As promised, I read "Into Thin Air" after I finished "Into the Wild". Again, not a topic I am terribly interested in but Krakauer writes so well, I was glued to the pages.
I hadn't really given much thought to climbing Everest before reading this book. I had heard bits and pieces about it--the thing that stuck most firmly in my mind was that the slopes of Everest are littered with dead bodies. When I began the book it was interesting but my resounding opinion was "What a bunch of dummies!" Why would anyone do that to themselves? Why go through the pain and torture and possible death solely for the satisfaction of standing at the top? At the point in the book when Krakauer himself reaches the top (I think it's called the summit?) my perspective was only reinforced. Not only do people spend very little time at the top of Everest but when they get there, they are so exhausted and loopy from lack of oxygen there's no emotion to celebrate. All that's left is the difficult and dangerous task of getting back down.
It was during the section in which Krakauer is making his dissent that something clicked for me. This book was written after an Everest quest gone very bad--many people died. Krakauer, to his credit, spends a generous amount of time reliving the dissent--the time when many mistakes were made--and analyzing his role in his friends' deaths.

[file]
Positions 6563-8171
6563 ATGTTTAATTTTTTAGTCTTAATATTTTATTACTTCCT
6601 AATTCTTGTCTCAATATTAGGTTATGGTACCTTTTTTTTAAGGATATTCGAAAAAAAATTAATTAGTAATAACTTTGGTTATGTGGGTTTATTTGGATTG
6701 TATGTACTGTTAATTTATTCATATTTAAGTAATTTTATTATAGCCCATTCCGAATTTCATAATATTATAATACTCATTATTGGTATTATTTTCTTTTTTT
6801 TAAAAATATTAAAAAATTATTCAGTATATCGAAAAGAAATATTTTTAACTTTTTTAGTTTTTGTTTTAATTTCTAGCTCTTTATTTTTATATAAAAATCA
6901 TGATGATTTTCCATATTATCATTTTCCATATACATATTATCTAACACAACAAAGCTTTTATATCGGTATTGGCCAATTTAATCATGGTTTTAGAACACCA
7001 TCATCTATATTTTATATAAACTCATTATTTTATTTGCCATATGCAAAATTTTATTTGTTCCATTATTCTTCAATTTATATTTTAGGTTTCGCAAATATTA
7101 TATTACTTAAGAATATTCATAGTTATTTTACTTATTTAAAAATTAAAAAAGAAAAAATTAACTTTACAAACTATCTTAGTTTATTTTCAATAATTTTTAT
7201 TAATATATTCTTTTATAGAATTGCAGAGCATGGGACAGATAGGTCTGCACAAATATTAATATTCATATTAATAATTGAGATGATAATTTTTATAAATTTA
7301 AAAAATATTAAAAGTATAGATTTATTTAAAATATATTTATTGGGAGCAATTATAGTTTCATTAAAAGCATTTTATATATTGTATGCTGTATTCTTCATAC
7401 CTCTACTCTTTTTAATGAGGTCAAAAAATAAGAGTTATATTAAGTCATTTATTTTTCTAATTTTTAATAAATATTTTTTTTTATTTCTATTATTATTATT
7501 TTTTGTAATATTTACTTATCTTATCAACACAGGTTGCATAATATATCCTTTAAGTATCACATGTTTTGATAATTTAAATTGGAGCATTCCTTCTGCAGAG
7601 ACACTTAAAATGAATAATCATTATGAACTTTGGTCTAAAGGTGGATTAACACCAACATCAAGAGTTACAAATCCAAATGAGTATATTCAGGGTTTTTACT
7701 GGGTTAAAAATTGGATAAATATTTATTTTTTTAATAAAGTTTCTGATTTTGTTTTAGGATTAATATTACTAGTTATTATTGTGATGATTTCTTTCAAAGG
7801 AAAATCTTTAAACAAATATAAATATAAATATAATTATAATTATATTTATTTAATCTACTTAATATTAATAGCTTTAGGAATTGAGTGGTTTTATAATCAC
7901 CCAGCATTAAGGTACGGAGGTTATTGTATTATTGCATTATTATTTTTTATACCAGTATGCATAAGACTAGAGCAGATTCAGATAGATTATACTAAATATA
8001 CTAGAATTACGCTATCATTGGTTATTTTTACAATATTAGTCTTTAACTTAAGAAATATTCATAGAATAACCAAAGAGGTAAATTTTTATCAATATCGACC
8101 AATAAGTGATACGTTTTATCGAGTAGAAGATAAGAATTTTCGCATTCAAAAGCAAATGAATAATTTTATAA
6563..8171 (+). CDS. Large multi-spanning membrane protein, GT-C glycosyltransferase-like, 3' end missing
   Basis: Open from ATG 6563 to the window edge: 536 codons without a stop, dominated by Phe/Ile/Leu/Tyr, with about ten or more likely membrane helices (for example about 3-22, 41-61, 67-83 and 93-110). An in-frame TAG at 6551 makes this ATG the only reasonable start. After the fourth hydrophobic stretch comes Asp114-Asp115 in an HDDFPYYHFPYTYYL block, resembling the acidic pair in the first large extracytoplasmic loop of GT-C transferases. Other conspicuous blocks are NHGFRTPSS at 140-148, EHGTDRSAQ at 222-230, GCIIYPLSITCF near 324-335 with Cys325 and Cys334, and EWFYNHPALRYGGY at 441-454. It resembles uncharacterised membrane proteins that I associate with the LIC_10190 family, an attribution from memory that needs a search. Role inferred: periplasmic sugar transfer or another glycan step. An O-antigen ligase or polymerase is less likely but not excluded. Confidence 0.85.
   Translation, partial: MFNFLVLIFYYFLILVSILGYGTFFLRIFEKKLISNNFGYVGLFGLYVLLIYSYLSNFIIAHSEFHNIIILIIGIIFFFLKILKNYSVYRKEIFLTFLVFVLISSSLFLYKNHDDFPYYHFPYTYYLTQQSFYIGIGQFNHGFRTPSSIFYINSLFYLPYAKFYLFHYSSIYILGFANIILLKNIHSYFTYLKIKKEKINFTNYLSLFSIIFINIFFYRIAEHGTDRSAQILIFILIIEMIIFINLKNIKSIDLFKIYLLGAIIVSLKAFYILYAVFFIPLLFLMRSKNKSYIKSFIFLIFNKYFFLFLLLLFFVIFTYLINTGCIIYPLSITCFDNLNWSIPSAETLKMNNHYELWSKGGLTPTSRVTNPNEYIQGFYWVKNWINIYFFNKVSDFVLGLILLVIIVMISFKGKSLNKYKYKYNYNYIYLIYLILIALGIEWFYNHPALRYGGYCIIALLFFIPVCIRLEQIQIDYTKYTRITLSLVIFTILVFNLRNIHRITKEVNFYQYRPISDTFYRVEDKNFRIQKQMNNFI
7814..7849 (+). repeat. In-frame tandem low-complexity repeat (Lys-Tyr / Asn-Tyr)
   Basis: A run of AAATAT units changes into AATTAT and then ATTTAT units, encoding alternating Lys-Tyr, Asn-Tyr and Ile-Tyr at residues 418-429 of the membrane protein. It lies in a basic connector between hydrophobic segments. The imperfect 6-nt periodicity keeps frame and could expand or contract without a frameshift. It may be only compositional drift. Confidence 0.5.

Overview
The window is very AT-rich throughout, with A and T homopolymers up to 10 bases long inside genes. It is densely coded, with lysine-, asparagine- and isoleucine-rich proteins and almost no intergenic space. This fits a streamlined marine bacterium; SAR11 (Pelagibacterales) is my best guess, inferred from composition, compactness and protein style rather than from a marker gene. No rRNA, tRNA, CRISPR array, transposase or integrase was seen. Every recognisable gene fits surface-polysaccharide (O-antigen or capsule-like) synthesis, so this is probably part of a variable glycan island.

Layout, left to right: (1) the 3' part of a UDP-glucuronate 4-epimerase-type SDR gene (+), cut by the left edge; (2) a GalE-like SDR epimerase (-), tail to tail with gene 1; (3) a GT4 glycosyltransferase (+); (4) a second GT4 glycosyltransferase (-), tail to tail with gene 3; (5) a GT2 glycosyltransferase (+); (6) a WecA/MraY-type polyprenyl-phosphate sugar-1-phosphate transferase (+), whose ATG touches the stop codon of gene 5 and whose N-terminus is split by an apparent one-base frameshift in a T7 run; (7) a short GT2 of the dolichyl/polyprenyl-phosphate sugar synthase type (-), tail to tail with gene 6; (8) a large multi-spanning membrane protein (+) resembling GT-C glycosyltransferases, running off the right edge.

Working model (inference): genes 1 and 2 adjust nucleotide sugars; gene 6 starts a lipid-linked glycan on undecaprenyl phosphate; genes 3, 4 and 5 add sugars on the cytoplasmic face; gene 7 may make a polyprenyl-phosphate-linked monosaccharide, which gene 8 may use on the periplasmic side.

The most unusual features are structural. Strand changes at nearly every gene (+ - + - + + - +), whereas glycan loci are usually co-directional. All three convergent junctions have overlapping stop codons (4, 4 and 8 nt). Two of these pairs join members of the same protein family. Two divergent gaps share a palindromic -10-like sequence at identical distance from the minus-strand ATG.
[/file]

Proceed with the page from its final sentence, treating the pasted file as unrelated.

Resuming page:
He describes walking by people who were, in retrospect, clearly in distress and he didn't take notice. He describes a state of mind in which you walk by dead bodies and it barely registers, much less alarms you. He paints a picture of disorientation and utter selfishness. All he wanted to do was get to his tent and pass out. When others claimed they were okay, he felt relieved they didn't need his help and he kept on going. Meanwhile, the reality was that many people on that mountain were out of their minds with altitude sickness and really did need his help. He was describing what it felt like to be extremely oxygen deprived.
Believe it or not, his descriptions explained a lot for me. There was a time when I could go 4 or 5 days without a shower--it didn't bother me one bit. There were days , usually many in a row, when I was completely numb. I had no feelings and I imagine if I walked by a dead body my reaction would have been equally numb. There was a time when all I could think of was me and how I would get to the next place to rest. There was a time when the world was the least of my concerns--I feel sure I walked by plenty of people who needed my help but I couldn't see it. I was oxygen deprived too.
Perhaps this is one of the reasons climbing Everest is meaningful to people--you walk up and down that mountain with death right next to you. You can't breathe or think properly for weeks, maybe months. Perhaps, through that, a person can have one foot on the other side and still come back--just like I did when I got my transplants. Perhaps, Everest teaches them what it means to be alive.
Or, maybe they're just a bunch of dummies. I dunno.